One strand of this programme is concerned with pupillage. Here, while accepting that pupillage is “a vital preparation for practise at the Bar”, and that it expects “the essential characteristics of pupillage to continue”, the BSB indicates that it will become “less prescriptive and more flexible”. What this will mean in practice is uncertain.
Those of us who have lived through successive waves of increasing prescription (pupillage checklists; awards; monitoring; supervisor training) and who might wonder why we may now be preparing to reverse course, will be refreshed by a short reminder of the history of pupillage. In compiling this crash course, I am grateful to the BSB Pupillage Review Working Group, chaired by Derek Wood CBE QC, for its report; to John Hamilton Baker for his The Oxford History of the Laws of England, Vol 6: 1483-1558; to Richard Abel for his The Legal Profession in England and Wales; to the Archivist of the Inner Temple, Celia Pilkington; and to the Librarian of Lincoln’s Inn, Guy Holborn.
Let me reverse through history, starting with the present day. Regulation of pupillage has a comparatively recent history. The Bar has prohibited pupils from taking briefs during their first six months only from 1965. The completion of a period of 12 months’ pupillage with a qualified pupil supervisor has been a compulsory requirement for practice at the Bar only since 1959.
Payment for pupillage has seen many changes. Since 2003, it has been mandatory for pupillages to be funded by a minimum prescribed amount. Prior to 1975, pupilmasters (for they were invariably that) had been entitled to charge their pupils 100 guineas for their pupillage year (and many did so). Some decades before that, when the customary period of training was two years, the corresponding fee was 200 guineas.
Although pupillage was not a mandatory requirement prior to 1959, many Bar students underwent a period of training with a senior barrister. From 1847, the custom was for students to spend a first year with a conveyancer or equity draftsman; then six months each with a special pleader or common law barrister and a solicitor; and finally another half-year with a barrister.
In 1863, the four Inns made Consolidated Regulations which regulated the admission of students, the keeping of terms, the conditions of Call to the Bar (without which there were no rights of audience that the judges would recognise), and the granting of practising certificates. The passing of formal written examinations in law (Bar Finals) became a requirement of Call to the Bar.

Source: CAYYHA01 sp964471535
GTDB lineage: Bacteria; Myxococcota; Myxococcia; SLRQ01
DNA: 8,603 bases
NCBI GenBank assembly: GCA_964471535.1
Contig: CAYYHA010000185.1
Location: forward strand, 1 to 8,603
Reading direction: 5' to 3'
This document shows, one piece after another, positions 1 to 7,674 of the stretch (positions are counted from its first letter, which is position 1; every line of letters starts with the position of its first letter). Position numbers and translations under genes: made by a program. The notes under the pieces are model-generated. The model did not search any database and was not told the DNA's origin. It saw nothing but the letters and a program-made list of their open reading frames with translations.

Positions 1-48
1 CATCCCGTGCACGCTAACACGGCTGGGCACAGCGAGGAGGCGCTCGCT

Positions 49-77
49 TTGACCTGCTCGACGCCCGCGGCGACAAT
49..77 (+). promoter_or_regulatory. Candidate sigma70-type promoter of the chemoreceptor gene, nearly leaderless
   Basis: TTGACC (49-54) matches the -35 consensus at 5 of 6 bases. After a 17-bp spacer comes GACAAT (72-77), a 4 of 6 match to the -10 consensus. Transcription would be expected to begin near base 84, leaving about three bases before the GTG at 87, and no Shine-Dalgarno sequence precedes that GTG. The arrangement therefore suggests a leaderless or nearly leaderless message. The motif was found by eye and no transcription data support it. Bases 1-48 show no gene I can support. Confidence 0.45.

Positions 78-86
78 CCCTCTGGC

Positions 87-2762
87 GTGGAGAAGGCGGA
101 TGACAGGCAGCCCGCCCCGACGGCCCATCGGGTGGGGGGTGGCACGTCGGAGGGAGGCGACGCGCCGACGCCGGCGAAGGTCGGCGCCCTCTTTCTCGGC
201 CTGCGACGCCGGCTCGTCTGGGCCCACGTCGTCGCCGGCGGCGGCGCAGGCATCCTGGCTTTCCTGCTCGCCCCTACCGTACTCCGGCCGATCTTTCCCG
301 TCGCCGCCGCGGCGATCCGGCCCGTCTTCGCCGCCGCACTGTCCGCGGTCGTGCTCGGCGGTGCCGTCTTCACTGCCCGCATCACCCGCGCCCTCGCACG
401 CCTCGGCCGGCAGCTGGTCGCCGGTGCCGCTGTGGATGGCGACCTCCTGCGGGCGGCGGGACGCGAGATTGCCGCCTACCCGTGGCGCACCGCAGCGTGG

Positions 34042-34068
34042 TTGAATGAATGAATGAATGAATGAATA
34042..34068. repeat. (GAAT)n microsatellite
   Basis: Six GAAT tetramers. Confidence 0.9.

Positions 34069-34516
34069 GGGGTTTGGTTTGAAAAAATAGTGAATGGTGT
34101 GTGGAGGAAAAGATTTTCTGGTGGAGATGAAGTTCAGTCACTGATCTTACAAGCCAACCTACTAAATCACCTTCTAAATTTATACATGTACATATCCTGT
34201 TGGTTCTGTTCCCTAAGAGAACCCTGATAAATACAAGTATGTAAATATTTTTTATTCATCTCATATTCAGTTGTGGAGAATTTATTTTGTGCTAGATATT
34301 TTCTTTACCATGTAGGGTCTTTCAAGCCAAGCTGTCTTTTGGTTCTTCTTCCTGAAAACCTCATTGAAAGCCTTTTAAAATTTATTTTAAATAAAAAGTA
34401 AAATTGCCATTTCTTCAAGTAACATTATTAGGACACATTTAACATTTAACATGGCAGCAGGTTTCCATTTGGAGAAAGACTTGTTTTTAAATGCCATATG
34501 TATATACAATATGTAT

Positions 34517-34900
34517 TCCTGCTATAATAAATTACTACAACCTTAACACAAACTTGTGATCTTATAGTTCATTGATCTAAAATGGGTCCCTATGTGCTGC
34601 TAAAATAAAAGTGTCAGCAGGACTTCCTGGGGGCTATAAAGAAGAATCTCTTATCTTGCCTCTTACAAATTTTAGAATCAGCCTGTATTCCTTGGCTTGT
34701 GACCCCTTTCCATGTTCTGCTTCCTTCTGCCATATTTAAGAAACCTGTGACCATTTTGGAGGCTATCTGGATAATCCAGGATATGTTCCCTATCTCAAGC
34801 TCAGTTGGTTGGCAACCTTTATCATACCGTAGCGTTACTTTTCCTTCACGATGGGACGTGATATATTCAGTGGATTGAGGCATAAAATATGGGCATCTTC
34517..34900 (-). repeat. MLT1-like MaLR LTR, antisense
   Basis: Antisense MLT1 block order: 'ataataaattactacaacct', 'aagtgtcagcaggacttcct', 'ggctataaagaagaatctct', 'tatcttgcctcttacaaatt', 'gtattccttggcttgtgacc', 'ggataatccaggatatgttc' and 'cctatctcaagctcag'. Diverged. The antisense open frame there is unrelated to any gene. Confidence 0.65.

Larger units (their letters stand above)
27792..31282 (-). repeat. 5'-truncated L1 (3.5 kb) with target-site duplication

Before this, and as far back at least as the Tudor period, although there was no formal pupillage structure as such, the Inns published collections of rules and orders which appear (none have survived intact, regrettably) to have required participation in learning exercises for an appropriate period. There were three such exercises: moots, “the statutes” and “the writ”. It may be doubted what value these various exercises were to the aspiring practitioner. The moots, for example, involved elementary pleading exercises, which had to be recited from memory. The Black Books of Lincoln’s Inn record that the judges of one competition in 1557 directed that the submissions should not contain “above two points argumentable”, disclosing perhaps an irritation with prolixity with which most of us are familiar. Infractions or failures were punishable by fines.
Some fortunate students did share chambers in the Inns of Court with their seniors. In 1486, for example, Humphrey Starkey of the Inner Temple required his son to be placed under the “oversight, guiding and rule” of Thomas Marow of the same Inn. Viscountess Lisle’s son went to Lincoln’s Inn in 1535, where Master Sulyard regarded him as his “pupil”, and wrote reports on his progress. But such early mentoring owed more to patronage than to any formal system of apprenticeship.
We have come a long way since then, although the pace of reform and regulation has quickened in the last few decades. While barristers tend to be hostile to change, it is worth recalling some of the complaints about pupillage in the 1970s, before regulation took hold: the Inns exercised virtually no supervision over the selection of pupilmasters; the experience tended to be very narrow, because the pupil was apprenticed to a single master; masters sometimes exploited pupils, using pleadings and papers drafted by them without making any changes, and taking on as many as four pupils each at a time; and young barristers complained that pupilmasters were too busy to offer meaningful guidance.
While some changes may (perhaps) encourage more pupillages to be offered, it is important that the BSB retains those of the current restrictions which encourage good practice in pupillage, in its aim to become “less prescriptive and more flexible”.
Contributor Guy Fetherstonhaugh QC
Chairman of the Bar Council Education and Training Committee, and once a pupil